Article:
Radiculopathy is a term used to describe the symptoms produced by the pinching of a nerve root in the spinal column. Lumbar radiculopathy occurs in the lower back and is also referred to as sciatica.
Rehabilitation involves helping you to recover entirely after an injury or surgery. During rehabilitation, we will work to restore your flexibility and range of motion. In some cases, this will involve psychologically and socially helping you to recover.
The shoulder is stabilized by a group of four muscles and tendons known as the rotator cuff. A rotator cuff injury can be diagnosed as a strain, tendinitis or bursitis. Some injuries are caused by accidents or overuse, while others are caused by degenerative conditions.
Shoulder bursitis is a condition in which the tendons and bursa become irritated and inflamed. The bursa is a fluid-filled sac located between the top of the arm bone and the tip of the shoulder. When this space becomes too narrow for normal motion, the tendons and bursa swell, further diminishing the space for movement.
The shoulder has two main joints: the acromioclavicular joint and the glenohumeral joint, also known as the shoulder joint. The acromioclavicular joint is located between the clavicle and the highest part of the scapula. The glenohumeral (GH) joint is made up of the top, ball-shaped part of the humerus bone and the outer edge of the scapula.
Sacroiliac (SI) joint pain is a sharp, stabbing pain that radiates from the hips and pelvis, down to the thighs and up to the lower back. SI joint pain is responsible for 15 to 30 percent of cases of chronic lower back pain.
There are some orthopedic conditions that are not effectively treated with non-surgical methods. Usually, this applies to conditions with severe pain that aren’t helped with icing, bracing, medications, physical therapy, and other types of orthopedic care. In these situations, surgery might be the best choice.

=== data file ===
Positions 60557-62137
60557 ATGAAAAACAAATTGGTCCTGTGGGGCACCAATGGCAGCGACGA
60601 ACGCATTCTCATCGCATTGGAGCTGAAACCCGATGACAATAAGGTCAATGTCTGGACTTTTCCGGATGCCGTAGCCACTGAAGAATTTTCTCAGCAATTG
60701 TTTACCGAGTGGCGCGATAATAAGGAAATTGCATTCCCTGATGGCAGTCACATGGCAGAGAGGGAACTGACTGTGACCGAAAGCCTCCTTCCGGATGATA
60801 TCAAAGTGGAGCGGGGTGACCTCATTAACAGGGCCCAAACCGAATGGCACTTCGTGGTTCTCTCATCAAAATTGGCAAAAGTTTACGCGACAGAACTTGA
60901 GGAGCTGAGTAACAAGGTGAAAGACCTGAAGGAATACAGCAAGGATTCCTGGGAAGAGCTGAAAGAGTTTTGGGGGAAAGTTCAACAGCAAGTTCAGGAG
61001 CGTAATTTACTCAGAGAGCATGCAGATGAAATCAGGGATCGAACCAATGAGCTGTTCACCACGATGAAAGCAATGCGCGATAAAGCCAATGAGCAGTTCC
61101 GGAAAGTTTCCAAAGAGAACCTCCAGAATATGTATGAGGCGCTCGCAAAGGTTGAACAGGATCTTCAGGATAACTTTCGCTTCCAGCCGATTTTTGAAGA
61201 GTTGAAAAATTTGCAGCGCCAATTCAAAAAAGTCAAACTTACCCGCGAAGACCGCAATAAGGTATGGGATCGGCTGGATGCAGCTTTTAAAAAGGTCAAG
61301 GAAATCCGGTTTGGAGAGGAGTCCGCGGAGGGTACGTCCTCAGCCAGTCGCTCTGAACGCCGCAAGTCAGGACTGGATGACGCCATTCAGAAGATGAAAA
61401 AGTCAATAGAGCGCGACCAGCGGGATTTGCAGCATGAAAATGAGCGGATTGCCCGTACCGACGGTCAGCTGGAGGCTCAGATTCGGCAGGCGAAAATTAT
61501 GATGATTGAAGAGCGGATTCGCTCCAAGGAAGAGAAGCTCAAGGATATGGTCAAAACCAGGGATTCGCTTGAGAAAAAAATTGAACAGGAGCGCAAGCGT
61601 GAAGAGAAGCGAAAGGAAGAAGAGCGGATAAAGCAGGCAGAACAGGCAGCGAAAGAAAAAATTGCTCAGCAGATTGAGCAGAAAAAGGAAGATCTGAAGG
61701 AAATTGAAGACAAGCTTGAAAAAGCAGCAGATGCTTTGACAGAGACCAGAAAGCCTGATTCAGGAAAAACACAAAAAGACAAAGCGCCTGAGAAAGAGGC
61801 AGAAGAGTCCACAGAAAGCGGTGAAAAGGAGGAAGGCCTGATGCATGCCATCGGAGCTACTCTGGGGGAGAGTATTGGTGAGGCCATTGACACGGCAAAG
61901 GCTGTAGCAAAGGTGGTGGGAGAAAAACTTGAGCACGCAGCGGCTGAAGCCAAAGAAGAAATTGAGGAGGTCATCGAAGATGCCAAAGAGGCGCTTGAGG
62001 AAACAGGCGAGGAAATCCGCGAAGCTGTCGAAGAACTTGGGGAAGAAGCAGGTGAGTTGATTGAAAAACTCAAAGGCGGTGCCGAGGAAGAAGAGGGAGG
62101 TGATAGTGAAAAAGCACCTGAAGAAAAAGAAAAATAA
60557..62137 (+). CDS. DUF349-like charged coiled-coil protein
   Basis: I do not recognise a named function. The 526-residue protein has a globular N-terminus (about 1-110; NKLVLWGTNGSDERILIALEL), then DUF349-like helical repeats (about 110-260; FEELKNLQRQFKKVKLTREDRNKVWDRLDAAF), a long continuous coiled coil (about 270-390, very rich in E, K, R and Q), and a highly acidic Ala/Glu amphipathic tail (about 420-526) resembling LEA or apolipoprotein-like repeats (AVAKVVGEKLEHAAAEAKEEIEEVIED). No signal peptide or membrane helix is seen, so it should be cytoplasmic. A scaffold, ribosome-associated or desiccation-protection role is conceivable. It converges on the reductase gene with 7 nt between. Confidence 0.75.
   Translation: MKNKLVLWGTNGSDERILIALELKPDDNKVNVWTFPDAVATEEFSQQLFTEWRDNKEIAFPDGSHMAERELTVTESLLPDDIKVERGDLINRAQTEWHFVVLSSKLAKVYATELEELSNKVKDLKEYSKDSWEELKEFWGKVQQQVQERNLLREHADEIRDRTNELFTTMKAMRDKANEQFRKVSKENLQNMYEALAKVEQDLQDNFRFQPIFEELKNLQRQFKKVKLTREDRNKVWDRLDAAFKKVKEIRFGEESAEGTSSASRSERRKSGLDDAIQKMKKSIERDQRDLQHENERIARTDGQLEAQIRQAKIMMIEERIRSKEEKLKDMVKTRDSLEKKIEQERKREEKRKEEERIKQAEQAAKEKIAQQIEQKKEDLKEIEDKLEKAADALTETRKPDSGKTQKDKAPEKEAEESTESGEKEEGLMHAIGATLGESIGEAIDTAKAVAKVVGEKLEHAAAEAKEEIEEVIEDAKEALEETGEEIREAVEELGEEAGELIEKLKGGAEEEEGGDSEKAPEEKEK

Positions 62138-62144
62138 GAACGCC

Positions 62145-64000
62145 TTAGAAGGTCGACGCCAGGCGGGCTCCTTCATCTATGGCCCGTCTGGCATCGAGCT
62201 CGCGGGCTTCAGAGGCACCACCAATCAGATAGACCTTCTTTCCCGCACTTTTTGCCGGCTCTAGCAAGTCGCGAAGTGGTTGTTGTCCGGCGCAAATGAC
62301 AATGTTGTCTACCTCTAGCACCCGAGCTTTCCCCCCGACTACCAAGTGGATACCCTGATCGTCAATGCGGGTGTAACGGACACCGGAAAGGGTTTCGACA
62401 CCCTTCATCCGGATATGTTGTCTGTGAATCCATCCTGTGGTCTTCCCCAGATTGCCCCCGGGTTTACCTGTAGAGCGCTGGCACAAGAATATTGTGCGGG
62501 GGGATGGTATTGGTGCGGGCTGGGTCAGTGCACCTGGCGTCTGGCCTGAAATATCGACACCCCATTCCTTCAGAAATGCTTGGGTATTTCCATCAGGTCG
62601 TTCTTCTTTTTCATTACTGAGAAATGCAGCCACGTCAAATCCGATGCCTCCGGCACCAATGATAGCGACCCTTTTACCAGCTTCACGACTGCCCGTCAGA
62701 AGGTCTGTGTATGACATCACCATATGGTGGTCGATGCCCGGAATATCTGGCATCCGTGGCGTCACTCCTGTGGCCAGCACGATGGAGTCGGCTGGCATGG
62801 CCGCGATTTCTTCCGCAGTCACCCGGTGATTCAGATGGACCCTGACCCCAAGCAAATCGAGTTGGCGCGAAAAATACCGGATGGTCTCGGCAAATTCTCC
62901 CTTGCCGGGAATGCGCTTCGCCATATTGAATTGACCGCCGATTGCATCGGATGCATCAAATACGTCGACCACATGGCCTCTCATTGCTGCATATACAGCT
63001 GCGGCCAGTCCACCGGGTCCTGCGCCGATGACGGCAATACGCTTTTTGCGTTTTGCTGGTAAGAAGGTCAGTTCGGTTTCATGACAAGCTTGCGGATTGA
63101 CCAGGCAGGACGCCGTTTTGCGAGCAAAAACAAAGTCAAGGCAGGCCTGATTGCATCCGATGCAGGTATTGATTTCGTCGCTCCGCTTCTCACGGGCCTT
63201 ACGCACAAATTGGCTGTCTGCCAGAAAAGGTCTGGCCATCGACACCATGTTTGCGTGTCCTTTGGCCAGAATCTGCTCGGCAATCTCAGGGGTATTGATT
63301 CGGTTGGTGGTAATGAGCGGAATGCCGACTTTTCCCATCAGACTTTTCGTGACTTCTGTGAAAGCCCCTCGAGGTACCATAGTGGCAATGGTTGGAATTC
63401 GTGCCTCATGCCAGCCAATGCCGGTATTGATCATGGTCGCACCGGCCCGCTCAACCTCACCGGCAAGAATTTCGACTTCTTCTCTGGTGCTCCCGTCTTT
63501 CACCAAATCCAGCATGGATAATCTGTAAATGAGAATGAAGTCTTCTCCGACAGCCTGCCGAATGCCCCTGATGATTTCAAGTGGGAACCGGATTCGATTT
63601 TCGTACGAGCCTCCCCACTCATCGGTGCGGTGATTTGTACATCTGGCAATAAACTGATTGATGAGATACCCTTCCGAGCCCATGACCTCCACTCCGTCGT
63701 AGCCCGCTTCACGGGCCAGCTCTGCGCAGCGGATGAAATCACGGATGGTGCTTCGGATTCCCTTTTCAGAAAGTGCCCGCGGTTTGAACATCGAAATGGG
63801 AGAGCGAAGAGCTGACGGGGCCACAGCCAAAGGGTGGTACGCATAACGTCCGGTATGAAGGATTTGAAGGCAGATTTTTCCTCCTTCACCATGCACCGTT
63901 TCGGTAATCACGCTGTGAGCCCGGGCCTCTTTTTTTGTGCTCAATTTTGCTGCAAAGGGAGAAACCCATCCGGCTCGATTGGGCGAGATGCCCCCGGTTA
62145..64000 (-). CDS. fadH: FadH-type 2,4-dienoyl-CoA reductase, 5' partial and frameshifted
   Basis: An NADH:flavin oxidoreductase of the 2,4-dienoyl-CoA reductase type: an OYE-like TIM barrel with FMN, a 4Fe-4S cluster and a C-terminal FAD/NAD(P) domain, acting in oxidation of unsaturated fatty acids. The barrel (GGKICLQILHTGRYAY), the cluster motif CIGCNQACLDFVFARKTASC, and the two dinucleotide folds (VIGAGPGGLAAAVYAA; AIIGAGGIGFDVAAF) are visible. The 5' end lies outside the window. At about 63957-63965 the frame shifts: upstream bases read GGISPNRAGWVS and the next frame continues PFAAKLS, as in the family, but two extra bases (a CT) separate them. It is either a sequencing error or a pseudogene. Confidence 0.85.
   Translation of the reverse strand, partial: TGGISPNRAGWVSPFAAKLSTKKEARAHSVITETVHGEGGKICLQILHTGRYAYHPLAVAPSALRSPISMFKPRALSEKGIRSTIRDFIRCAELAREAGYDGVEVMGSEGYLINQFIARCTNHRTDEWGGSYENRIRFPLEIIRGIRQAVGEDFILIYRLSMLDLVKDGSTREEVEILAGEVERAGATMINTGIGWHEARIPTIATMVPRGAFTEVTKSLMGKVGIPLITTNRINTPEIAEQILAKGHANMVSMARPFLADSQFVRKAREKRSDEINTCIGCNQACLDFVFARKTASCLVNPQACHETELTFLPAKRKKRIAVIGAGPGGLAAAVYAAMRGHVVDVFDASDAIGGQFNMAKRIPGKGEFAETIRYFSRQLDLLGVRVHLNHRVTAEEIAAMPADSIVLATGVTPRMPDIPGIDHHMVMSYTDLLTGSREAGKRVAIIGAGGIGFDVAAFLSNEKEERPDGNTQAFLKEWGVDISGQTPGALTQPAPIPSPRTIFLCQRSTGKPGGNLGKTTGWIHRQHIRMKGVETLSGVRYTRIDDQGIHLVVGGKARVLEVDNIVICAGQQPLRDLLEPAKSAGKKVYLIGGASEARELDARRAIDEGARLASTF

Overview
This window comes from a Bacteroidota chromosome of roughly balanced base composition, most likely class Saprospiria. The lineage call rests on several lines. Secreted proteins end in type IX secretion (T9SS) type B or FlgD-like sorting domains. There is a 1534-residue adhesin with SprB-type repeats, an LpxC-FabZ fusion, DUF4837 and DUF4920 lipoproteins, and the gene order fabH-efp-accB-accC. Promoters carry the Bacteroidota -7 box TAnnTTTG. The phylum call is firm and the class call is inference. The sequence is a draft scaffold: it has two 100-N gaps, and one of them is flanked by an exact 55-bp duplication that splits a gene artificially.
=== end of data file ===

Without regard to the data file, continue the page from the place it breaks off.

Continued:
Tarsal tunnel syndrome is a condition caused by damage to the posterior tibial nerve as a result of repeated pressure and compression. The tibial nerve is located near the ankle, runs through the tarsal tunnel (which is a passageway inside the ankle) and branches off of the sciatic nerve.
Golfer’s elbow (flexor tendinopathy) is a condition that causes pain on the inside of the elbow, while tennis elbow (extensor tendinopathy) causes pain on the outside of the elbow. Tennis players and individuals who repeatedly use their wrists or clench their fingers are also at risk of developing golfer’s elbow.
Temporomandibular joint (TMJ) arthropathy is a disorder of the nerves and jaw muscles caused by injury of inflammation to the temporomandibular joint. The TMJ connects the jawbone and the skull.
At Orange County Orthopedic Group, we perform joint replacements for patients who are not finding relief through other methods. Oftentimes, joint problems are so extensive that it is difficult to continue everyday activities or go through the day without pain. Sometimes, shoulder, knee, or hip replacement is necessary.
Trigger finger is a condition that makes it difficult to straighten and bend the finger. The finger may bend or straighten with a snap, like a trigger being pulled and released. Trigger finger occurs when inflammation narrows the space within the sheath that surrounds the tendon in the affected finger.